Just a quick note to say that I’ll be taking a little break from posting new stuff over the Christmas holidays. I’ll be back in the new year though, continuing to post every Sunday – hope to see you then!
(Click on the festive postcard to enlarge) Merry Christmas!
December 7, 20144 Comments
They say that Christmas is a time for cheer,
For mirth and jest with all those you hold dear,
But who is this they and what do they know?
Do they not sense what comes with the snows?
Because twinkling lights, kind gifts and trees,
Are not the only things the learned will see,
When the nights grow long, and the days turn cold,
Out they come creeping, cruel, cunning and olde.
December 7, 2014Leave a comment
At the end of last year, I posted an article detailing my favourite two books of 2013. Well, this year, I’ve decided to do it again! To reflect the publishing industry at large, I’ve selected my favourite traditionally published book as well as my favourite self-published book released in 2014. Last year’s novels were relatively easy to pick, but this year I had a much harder time of it. I did manage to whittle my list down to two in the end though, below are my choices …
My traditionally published pick is The Silkworm by JK Rowling (using the ‘Galbraith’ pseudonym seems somewhat farcical now). I was so disappointed by The Casual Vacancy that I really wasn’t expecting much from Rowling’s detective series, but I have to admit that The Cuckoo’s Calling restored my faith in the author’s writing and then some.
Beginning eight months after The Cuckoo’s Calling, we find Rowling’s detective Cormoran Strike inundated with rich clients wanting their adulterous spouses tailed. Eventually, however, Strike is relieved to receive a likeable visitor with a quandary actually worth investigating. The wife of not-quite-famous author, Owen Quine, Leonora Quine wants her missing husband found. Cormoran takes on the case and quickly finds himself in and amongst London’s squabbling literary circle, caught up in the mess created by Quine upon circulation of his latest manuscript (a libellous book in which he viciously attacks almost everyone he’s ever worked with).
The novel kept me guessing right until the end and it was ridiculously addictive. There were lots of other traditionally published books I loved this year, but The Silkworm narrowly takes the biscuit!
The Phoenix Project
Protagonist, Raven exists in an over-reactive, terrorised society where the prison system has been transformed into a kind of barbaric death camp via implementation of The Phoenix Project. Through pitting prisoners against each other in a kind of death match style duel, the government hopes to put off potential law breakers and better control the terrorist threat. Thematically, this book could be compared to The Hunger Games. However, the study of the wider society outside of the prison systems (with its interplay of government, religious groups and various other factions) was, in my opinion, far more interesting than that of the districts in Colins’ trilogy.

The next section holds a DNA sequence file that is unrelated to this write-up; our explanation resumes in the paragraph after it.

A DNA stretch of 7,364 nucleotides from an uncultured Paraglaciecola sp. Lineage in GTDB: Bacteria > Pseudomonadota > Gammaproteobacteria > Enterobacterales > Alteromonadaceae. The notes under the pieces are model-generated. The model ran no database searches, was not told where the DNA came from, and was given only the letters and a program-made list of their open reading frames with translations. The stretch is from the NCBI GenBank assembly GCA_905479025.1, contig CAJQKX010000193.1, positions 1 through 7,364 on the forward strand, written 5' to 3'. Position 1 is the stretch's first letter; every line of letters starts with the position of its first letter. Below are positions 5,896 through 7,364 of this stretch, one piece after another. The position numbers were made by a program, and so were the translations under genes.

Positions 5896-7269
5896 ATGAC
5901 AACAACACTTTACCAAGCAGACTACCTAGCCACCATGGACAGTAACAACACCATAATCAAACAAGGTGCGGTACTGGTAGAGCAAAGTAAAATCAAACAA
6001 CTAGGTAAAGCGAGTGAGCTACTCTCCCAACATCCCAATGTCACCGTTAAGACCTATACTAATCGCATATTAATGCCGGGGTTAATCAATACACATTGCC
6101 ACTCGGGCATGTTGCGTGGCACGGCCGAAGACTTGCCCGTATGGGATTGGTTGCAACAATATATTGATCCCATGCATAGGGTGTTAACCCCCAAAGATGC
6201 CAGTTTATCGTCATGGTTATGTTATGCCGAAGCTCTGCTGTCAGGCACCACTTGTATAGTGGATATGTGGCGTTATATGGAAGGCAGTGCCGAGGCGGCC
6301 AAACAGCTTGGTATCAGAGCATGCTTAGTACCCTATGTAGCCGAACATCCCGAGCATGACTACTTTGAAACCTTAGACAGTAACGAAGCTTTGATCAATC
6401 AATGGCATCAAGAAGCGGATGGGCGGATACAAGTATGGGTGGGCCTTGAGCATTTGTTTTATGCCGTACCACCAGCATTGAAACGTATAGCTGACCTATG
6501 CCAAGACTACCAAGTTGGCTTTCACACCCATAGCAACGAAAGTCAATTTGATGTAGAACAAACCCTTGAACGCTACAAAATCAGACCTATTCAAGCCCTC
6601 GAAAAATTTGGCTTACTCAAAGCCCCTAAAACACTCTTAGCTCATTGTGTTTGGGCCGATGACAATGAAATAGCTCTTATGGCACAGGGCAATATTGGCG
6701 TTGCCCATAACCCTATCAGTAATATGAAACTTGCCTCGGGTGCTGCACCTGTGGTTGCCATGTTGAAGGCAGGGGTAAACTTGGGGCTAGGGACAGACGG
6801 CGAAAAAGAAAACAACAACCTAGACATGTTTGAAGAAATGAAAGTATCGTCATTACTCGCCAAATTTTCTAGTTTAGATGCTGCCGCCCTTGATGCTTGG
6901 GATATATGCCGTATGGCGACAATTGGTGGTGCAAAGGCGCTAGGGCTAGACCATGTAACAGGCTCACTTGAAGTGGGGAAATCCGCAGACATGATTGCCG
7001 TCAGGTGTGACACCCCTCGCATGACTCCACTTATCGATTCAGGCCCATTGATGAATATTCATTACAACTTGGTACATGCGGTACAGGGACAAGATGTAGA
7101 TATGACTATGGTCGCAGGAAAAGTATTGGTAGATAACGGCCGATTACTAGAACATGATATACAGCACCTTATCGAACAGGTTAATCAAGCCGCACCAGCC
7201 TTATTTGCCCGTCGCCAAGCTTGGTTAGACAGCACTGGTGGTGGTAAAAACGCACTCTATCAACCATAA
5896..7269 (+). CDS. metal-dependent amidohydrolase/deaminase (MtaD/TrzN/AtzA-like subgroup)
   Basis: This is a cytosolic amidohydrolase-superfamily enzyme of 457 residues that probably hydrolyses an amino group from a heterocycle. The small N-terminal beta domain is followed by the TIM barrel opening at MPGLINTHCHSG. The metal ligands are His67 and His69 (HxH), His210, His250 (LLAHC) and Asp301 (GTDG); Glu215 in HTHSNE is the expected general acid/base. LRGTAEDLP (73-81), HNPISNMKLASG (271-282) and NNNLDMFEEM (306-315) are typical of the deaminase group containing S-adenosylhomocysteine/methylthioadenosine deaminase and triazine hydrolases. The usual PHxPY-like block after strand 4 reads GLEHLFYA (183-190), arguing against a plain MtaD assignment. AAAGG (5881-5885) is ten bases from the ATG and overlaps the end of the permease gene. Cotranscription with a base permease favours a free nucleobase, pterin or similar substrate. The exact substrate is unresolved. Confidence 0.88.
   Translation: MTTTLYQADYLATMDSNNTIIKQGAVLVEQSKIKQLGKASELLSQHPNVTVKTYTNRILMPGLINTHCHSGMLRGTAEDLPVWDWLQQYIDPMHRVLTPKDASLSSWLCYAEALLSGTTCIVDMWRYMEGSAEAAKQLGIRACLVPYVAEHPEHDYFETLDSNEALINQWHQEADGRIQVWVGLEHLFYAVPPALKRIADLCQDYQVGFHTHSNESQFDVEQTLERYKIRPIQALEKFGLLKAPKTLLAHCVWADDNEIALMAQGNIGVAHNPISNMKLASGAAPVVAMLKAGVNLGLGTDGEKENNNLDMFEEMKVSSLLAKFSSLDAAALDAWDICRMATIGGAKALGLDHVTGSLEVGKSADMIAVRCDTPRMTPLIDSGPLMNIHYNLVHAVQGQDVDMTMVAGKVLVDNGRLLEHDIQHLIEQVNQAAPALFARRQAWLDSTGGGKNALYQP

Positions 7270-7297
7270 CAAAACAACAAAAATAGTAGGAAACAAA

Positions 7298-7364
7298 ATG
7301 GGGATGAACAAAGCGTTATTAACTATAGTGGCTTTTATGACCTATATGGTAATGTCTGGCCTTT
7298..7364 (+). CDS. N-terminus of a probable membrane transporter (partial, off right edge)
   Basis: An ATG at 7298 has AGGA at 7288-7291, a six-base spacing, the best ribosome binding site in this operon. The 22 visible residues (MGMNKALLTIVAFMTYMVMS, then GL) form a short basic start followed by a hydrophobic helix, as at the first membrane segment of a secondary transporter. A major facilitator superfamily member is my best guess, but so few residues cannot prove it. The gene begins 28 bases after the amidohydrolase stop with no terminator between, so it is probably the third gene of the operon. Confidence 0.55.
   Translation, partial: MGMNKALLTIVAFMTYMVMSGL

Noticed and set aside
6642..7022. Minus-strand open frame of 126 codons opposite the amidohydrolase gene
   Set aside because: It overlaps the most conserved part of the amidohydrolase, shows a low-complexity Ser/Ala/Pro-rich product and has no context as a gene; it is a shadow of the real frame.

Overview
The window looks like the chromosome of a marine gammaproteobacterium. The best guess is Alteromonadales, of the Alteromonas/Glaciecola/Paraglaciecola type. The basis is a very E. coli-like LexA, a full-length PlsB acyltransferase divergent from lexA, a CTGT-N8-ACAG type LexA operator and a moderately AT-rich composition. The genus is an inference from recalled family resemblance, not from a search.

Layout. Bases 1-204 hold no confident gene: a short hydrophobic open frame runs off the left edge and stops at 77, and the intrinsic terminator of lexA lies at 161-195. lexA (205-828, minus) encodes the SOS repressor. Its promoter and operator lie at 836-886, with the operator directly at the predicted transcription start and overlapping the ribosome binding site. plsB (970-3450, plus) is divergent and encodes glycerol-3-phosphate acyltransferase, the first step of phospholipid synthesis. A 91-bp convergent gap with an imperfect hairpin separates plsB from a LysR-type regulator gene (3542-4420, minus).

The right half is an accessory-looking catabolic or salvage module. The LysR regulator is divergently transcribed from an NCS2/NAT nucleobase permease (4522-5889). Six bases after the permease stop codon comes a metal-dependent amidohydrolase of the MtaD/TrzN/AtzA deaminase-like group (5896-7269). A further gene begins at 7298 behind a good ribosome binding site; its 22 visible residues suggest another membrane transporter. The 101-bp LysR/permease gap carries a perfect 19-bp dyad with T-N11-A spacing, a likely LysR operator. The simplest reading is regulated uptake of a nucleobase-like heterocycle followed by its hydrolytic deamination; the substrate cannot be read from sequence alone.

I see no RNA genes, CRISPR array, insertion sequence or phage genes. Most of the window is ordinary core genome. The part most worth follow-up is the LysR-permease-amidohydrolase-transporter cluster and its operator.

What really struck me about this novel though, was the quality of the writing. Raven begins the book in the prison and the hopelessness of his environment, as well as the action-packed fights, are transmitted unbelievably well. It was a fantastic read and I was immensely impressed with it from start to finish.
So, those are my picks for 2014. Do let me know what your fave reads of the year were!
November 30, 2014Leave a comment
Simon Mayo, radio presenter of the BBC’s Drivetime and Kermode and Mayo’s Film Review, seems to have discovered the perfect formula for injecting excitement into chemistry: (explosions x noxious materials) ÷ sinister global corporations. And, utilising this winning equation, Mayo has penned his debut novel, Itch, the story of fourteen-year-old Itchingham Lofte who, whilst attempting to collect every element in the periodic table, comes into possession of a curious new element with world-changing potential.
At its core, Itch revolves around the relationship of Itch, his younger sister Chloe and his cousin Jacqueline (Jack) as they cope with all the problems associated with possessing a radioactive substance the world and his dog would do anything to obtain. And what a charming and absorbing relationship it is. Despite being the youngest, Chloe is the most sensible of the trio and keeps her likeable brother in check as his escapades teeter on the verge of disaster. Jack brings an abundance of smarts to the dynamic, helping Itch see through his more risky moments with a tomboyish expertise. Mayo has written all three of the central trio brilliantly, and you can’t help but wonder if some traits of his own children have contributed to the mixture.
As for the chemistry included, it’s well measured, clear and undeniably fascinating. From learning how the household objects you own relate to the periodic table, to explanations of explosive reactions, there is enough here to justify Itch as an informative text without ever suffocating the exciting plot.
Being set in modern-day Cornwall, a good proportion of Itch takes place in the central trios’ school. Mayo has always been vocal of his love of the Harry Potter series and some of the disastrous goings on at Cornwall Academy echo some of the more memorable happenings in the classrooms of Hogwarts. However, whilst there was always the healing properties of magic to help smooth things over in Rowling’s universe, the potential consequences of Itch’s exploits are more serious, and this is perhaps the book’s greatest strength: whilst tremendous fun, there is the constant, underlying feeling that the main characters in Itch may well be about to come to serious harm.
November 23, 2014Leave a comment